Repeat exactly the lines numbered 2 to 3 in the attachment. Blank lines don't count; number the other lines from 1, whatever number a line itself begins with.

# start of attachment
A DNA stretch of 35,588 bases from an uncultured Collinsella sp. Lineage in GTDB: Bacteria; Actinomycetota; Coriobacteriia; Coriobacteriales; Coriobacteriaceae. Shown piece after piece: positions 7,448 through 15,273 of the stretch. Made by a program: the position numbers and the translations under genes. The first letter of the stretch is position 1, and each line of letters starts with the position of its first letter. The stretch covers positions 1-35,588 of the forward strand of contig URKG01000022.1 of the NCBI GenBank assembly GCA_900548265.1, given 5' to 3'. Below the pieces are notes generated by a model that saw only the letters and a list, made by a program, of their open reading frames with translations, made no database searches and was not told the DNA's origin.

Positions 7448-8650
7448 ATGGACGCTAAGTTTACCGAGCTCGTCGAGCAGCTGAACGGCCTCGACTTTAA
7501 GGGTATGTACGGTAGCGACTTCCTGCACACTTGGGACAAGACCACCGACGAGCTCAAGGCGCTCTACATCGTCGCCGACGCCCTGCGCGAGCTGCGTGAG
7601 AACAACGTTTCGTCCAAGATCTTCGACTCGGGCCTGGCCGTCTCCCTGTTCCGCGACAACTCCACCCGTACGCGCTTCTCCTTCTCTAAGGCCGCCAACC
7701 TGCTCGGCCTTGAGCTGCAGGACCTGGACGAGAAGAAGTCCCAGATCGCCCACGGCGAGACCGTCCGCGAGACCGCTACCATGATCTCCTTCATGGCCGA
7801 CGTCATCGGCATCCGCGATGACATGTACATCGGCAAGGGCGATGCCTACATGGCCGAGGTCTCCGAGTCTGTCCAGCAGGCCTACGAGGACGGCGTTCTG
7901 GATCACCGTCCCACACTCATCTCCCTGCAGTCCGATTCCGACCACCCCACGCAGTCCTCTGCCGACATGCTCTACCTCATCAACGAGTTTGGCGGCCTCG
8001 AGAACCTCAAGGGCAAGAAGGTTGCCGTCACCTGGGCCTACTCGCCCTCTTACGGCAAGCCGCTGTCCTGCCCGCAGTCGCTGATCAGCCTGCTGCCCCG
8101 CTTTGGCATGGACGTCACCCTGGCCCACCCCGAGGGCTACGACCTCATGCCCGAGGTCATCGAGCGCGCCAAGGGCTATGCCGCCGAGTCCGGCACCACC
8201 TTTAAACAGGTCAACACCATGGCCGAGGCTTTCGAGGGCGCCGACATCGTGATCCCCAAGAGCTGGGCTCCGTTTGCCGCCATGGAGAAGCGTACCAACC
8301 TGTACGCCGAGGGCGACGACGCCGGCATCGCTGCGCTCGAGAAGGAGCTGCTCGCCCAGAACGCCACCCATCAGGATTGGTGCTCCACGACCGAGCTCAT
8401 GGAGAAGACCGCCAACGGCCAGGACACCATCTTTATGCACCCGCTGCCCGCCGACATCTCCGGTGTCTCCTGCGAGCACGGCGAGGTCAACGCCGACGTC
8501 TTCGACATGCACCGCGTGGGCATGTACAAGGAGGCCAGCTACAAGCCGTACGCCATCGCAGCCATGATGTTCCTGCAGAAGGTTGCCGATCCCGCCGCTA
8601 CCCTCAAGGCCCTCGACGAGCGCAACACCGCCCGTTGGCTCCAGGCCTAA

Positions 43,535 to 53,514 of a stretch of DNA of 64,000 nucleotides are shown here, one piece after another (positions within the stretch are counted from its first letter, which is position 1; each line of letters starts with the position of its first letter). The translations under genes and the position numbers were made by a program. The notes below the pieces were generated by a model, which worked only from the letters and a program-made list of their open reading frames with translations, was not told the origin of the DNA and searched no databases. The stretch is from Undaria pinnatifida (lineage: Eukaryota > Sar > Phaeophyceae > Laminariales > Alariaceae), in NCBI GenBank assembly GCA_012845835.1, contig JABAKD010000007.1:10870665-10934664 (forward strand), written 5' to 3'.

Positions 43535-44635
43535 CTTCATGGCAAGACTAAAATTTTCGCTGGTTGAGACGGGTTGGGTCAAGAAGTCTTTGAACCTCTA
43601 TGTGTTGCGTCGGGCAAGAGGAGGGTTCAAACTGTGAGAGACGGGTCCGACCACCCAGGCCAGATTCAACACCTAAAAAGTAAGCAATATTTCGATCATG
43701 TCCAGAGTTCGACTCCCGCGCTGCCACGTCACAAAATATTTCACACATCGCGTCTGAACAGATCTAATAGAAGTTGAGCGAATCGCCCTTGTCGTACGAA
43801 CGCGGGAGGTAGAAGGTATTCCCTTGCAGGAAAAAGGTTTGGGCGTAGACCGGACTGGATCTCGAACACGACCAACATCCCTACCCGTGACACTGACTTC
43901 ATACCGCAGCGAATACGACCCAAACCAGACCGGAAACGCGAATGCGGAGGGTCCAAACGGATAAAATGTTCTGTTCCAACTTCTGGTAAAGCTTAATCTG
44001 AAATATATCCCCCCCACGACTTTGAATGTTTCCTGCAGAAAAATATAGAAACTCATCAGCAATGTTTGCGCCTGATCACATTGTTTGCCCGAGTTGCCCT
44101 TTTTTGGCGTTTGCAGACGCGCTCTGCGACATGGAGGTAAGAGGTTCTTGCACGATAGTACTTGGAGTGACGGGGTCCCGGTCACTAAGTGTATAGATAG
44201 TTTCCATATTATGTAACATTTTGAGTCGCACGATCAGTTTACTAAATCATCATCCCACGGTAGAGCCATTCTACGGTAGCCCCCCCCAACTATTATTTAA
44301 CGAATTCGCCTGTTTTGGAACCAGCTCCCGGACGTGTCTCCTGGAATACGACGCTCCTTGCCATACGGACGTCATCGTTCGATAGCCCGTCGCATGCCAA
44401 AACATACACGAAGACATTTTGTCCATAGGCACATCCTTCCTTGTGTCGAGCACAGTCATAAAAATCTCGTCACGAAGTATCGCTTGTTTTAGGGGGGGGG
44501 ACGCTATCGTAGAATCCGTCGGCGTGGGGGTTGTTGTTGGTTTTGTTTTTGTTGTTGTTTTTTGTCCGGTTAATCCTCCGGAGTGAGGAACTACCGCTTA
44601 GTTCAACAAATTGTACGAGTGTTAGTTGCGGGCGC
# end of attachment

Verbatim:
Positions 7448-8650
7448 ATGGACGCTAAGTTTACCGAGCTCGTCGAGCAGCTGAACGGCCTCGACTTTAA